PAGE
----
Building an entrepreneurial society

Archive for the month “December, 2011”

What is all this talk about innovation? Usually just talk.

A recent Globe and Mail article questioned the over use of the word Innovation and how it is at risk of becoming a meaningless term.  You can’t escape the buzz that we need more innovation.  People need to be innovative and so do governments, businesses, cities and even countries.  There are task forces created to determine how we can become more innovative.  Yet the term is so broad that it is almost useless in helping us to take action.

Read a government report on innovation and you see the same suggestions – more people should study science or engineering, put more emphasis on math in schools, reduce taxes, provide more venture funding or more government incentives.  The list goes on but you can almost change the author’s name and leave the report the same. Corporate executives talk about the need to become more innovative as if that wasn’t something they should have been doing all along.

Innovation is one of those terms like quality and sustainability that corporate and government leaders like to toss around to make it appears as if they are out there leading the charge.  The terms are sufficiently ambiguous that they can’t be called to task for not having delivered since no one actually knows what was being promised.

What we need are businesses that produce products and deliver services that people are willing to buy.  They need to sell for more than they cost to deliver without the benefit of subsidies or grants.  They have to be able to be competitive against other products and services to make sure that there is constant improvement and people get the best that business can produce.  This ongoing drive to serve paying customers and make a profit or provide a social benefit is what innovation is about.  Companies that do this on a consistent basis are the innovative ones not the ones that just talk about it.

What is the role of large companies in an entrepreneurial society

Throughout the lives of most of us large companies have dominated the economy.  They have employed the most people, produced the most goods and services and have had the greatest influence.  In recent years, though they are still dominant, there are signs of ineffectiveness in the these organizations.  They are not flexible in their approach and are often taken down by emerging technologies.  Their political influence often seems more detrimenental to society than beneficials.  Most people I know don’t trust them and few want to work for them.  So what is their role in a world that needs more innovation and entrepreneurship?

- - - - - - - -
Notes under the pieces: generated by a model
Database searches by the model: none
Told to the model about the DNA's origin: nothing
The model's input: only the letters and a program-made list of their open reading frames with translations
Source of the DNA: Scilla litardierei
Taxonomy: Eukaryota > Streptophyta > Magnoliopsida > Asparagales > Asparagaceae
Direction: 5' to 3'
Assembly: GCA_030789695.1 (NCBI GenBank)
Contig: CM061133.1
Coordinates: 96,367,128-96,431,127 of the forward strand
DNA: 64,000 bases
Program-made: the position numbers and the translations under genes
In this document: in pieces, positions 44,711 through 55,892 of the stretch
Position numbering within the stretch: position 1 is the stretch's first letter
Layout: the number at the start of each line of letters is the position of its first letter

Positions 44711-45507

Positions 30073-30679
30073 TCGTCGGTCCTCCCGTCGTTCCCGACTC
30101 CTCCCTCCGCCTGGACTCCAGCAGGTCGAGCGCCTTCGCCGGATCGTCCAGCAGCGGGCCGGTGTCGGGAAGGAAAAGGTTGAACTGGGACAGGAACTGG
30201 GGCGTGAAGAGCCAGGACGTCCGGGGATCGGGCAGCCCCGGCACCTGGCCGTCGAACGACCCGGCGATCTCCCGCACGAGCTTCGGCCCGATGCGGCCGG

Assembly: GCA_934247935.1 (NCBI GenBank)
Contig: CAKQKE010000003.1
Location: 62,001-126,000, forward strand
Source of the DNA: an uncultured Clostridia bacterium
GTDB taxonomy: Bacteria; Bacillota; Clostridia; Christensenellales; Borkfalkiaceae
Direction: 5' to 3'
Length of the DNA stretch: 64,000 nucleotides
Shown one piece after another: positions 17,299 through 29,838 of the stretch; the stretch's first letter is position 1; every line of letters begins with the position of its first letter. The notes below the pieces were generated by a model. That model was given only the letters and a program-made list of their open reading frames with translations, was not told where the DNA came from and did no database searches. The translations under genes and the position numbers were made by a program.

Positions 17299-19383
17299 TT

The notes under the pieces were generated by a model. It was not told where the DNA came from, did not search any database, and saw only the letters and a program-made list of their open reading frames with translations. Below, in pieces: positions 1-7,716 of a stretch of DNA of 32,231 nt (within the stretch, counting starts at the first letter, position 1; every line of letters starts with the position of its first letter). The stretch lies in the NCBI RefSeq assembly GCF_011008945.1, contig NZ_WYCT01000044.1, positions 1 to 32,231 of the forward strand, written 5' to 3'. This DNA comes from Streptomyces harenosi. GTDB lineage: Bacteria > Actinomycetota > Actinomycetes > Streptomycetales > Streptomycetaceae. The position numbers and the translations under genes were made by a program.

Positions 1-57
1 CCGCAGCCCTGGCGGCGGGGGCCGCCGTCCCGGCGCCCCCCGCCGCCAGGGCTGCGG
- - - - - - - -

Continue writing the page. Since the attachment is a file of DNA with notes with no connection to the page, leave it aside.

Is it possible for an economy to flourish when made up of a smaller number of large companies and a multitude of small ones?  Will these small companies work in a sort of eco system where a large company sits at the center surrounded by a network of small entities?  Alternatively will the small companies serve as acquisition targets for large companies that can’t invent things on their own?

If we are heading into a world of slower growth large companies may not have the environment they need to keep growing.  Depending on what you believe about the supply of fossil fuels we may also be looking at a more localized world.  This could be a world that is dominated by small companies without the need for large entities.

Do all small companies aspire to grow into large ones?  If a company stops growing or trying to grow will it stagnate or decline or is a steady state possible?  With the technology that exists today we could see an evolving network of small companies that accomplish what larger ones used to do.  However this network should be more responsive to change and hopefully more sensitive to people and society.

I ask these things because we tend to get caught up in thinking that the world will be much in the same in the future as it has been in the past.  I hear that more younger people want to start their own businesses rather than work for large ones.  I also meet alot of boomers that are ready to step away from the big company world and strike out on their own.  If these trends do transpire and people no longer see large companies as desirable places to work then they will need to respond to that or see their role diminished.

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